‘A Consequence of Russian Aggression’

What to Know about War in Ukraine


Brandon Marsh

Professor of Global Studies, Robert Andersen, in his Flory office. Andersen has a research specialization in the democratization and demilitarization of Latin America. “I support nonviolent efforts wherever I can, and I certainly lead towards a peaceful solution to end conflicts in world affairs,” said Andersen.

Emily Wylie, Staff Writer

Bridgewater, Va. – Professor of Global Studies and Director of the Kline Bowman Institute of Creative Peacebuilding, Robert Andersen, shares insight and explains what all college students should understand about the war in Ukraine.

What’s Important:

Since Russia’s invasion of Ukraine in late February, there have been roughly 3,000 civilian casualties and over 4.1 million refugees leaving Ukraine. 

“It is devastating for Ukrainians,” said Andersen. “It’s having a substantial impact on the rest of the world, from the food crisis to the petroleum costs.”

What to Know:

Roughly 13 million people have been trapped and stranded in attacked areas of Ukraine since the middle of March. 

“It is important to know about the refugees and the horror that is happening in the war itself,” said Andersen. “In addition and more broadly, we are talking about all sorts of significant organizations and countries being involved and affected by it. What happens in one part of the world can affect what happens to us as individuals in another part of the world.” 

The war in Ukraine may not end anytime soon and is plausible to last until the end of 2022.

“The tragedy in Ukraine is and should be an awakening for students anywhere from sixth grade to college level because of the damage that it’s doing to innocent people and families,” said junior Kayla Scott.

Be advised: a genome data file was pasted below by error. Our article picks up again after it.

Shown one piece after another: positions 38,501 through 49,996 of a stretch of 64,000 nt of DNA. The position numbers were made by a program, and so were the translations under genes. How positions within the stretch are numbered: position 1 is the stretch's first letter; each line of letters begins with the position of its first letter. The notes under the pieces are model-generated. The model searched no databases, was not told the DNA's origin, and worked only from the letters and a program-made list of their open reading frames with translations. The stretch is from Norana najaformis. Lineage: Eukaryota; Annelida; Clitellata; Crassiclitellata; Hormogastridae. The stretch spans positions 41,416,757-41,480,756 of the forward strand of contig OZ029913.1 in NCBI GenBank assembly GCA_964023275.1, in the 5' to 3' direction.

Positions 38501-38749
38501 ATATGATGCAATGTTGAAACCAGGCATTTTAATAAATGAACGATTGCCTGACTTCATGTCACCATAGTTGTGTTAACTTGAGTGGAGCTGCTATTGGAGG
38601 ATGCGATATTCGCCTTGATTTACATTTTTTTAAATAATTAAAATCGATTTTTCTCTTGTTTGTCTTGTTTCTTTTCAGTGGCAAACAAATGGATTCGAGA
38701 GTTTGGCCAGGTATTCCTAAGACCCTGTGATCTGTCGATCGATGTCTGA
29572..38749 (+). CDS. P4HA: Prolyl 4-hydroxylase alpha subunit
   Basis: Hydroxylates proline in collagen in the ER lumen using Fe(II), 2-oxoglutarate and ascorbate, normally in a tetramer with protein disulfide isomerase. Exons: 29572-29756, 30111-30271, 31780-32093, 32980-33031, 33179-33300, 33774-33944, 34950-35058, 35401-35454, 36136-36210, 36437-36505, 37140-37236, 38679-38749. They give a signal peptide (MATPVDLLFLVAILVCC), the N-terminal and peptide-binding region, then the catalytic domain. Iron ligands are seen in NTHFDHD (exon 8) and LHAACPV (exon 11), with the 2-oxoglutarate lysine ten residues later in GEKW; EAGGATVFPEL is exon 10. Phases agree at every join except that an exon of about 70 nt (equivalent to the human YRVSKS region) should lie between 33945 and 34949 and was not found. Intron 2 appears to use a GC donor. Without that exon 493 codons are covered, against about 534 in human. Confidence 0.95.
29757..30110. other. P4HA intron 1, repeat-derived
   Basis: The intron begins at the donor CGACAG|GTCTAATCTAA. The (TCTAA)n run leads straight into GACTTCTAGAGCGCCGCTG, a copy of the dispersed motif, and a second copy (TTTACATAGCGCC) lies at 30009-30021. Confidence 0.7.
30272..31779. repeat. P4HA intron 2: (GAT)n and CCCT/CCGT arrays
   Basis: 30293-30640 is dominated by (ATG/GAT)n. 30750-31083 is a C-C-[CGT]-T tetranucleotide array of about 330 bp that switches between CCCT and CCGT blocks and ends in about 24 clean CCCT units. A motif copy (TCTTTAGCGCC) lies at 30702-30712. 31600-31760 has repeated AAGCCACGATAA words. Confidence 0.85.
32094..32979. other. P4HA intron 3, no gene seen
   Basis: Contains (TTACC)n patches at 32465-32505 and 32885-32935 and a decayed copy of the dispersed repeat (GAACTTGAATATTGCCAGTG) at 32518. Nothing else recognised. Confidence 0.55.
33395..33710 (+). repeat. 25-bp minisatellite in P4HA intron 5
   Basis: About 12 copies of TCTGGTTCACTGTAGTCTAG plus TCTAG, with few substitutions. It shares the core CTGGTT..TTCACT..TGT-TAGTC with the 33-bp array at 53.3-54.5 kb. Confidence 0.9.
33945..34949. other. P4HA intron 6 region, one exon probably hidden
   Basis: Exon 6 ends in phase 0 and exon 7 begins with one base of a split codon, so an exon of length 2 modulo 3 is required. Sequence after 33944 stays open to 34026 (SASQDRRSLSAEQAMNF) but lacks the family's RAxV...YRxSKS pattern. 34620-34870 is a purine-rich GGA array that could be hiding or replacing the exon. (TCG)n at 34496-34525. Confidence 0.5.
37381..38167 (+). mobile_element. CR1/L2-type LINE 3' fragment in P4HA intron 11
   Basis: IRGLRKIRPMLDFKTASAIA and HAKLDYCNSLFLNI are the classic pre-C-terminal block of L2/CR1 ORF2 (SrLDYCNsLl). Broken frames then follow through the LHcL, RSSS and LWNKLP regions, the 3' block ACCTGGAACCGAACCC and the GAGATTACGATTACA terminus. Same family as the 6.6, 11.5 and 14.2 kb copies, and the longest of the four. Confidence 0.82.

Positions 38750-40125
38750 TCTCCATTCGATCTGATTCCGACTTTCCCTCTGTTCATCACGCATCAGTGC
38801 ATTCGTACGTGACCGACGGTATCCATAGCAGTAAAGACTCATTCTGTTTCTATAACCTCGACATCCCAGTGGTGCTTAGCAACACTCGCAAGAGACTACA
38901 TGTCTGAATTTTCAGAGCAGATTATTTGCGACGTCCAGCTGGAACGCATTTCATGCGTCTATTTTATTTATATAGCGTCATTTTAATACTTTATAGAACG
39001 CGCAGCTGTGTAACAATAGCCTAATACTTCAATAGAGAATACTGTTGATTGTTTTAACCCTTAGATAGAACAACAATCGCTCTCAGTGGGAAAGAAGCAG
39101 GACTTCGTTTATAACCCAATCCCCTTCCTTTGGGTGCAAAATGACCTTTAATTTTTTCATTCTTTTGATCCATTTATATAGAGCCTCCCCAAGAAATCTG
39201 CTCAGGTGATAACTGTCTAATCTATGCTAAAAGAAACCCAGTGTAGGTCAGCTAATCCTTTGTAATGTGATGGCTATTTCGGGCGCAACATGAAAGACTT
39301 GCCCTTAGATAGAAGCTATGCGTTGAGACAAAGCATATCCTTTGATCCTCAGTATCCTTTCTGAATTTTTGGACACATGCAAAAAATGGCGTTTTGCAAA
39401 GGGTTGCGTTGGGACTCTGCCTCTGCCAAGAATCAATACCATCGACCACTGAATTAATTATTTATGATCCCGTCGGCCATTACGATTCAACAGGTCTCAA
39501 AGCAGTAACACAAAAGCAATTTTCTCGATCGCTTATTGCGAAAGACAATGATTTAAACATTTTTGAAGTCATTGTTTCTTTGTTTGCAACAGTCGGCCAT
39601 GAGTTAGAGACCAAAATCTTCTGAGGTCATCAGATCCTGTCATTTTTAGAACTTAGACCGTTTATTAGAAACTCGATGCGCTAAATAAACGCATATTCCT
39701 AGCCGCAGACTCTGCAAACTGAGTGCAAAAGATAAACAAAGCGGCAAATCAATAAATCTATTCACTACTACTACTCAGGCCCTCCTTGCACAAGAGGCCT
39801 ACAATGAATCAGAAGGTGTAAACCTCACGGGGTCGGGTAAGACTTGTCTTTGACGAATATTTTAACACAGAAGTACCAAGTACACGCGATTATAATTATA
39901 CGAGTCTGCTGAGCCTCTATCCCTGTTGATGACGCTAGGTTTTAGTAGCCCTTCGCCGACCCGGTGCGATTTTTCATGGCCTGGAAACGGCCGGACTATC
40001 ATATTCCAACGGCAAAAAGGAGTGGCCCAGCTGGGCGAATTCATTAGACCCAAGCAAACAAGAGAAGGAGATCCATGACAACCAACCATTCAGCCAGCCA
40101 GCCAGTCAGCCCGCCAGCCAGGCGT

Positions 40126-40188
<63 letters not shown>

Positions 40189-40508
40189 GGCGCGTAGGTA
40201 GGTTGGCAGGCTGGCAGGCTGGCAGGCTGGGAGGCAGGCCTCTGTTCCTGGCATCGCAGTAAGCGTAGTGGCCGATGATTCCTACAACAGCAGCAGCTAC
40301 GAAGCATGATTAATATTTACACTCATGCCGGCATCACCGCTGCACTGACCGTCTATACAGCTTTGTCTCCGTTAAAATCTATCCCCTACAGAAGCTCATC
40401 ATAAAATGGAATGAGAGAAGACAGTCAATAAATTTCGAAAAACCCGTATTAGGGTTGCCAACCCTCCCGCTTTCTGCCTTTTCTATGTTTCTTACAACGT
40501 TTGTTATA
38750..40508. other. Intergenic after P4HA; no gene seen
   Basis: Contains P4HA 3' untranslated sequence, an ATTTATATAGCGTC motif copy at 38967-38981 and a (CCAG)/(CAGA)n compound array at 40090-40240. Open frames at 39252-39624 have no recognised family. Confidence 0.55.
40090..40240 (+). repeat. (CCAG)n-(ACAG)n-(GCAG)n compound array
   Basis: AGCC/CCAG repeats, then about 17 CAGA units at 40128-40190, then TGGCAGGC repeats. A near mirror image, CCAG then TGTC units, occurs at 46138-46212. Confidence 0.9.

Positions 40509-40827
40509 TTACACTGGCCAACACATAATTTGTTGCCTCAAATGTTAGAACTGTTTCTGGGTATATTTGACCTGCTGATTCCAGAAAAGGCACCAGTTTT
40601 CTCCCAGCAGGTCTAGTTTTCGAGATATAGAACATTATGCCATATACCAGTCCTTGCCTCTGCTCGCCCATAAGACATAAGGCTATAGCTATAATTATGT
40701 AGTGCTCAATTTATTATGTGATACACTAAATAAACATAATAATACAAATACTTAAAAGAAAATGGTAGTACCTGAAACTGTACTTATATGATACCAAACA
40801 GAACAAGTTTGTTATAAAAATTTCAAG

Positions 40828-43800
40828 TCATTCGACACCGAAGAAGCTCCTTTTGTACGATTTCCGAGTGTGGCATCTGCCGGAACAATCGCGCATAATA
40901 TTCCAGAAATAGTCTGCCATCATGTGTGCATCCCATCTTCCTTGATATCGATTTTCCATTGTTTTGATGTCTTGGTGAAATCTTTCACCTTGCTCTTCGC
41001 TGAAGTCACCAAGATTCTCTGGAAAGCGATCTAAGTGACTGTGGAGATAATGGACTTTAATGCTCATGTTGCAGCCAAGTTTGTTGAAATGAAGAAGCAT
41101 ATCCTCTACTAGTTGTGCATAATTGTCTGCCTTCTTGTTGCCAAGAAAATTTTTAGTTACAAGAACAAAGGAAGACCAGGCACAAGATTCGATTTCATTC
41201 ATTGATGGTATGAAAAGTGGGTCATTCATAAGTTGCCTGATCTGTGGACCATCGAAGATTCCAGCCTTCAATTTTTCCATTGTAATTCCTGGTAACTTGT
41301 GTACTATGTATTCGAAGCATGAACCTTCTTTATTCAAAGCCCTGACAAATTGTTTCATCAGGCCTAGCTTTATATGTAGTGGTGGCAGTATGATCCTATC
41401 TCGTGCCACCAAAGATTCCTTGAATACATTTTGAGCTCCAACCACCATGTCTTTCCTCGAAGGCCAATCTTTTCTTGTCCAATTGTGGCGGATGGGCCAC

What to Watch:

Andersen probes with the “consequence of Russian aggression” and its potential implications.

“We all certainly need to be paying attention and think critically about why this happened,” said Andersen. “What are the consequences of what is going on in the near future, what can and should the world, the United States, Nato, the United Nations and the International Criminal Court do? This is what we need to watch.” 

How to Help:

Donations are one of the multiple ways to help citizens during the war in Ukraine.  

“Money can be very helpful if properly funded,” said Andersen. “There are governmental organizations, but also nongovernmental organizations that do good work with helping people on the ground.” 

Potential nongovernmental organizations accepting donations include Save the Children and Doctors Without Borders

“It is hard not to be appalled by the unprovoked aggression. It is important to do everything possible to create a negotiated solution to this problem,” said Andersen.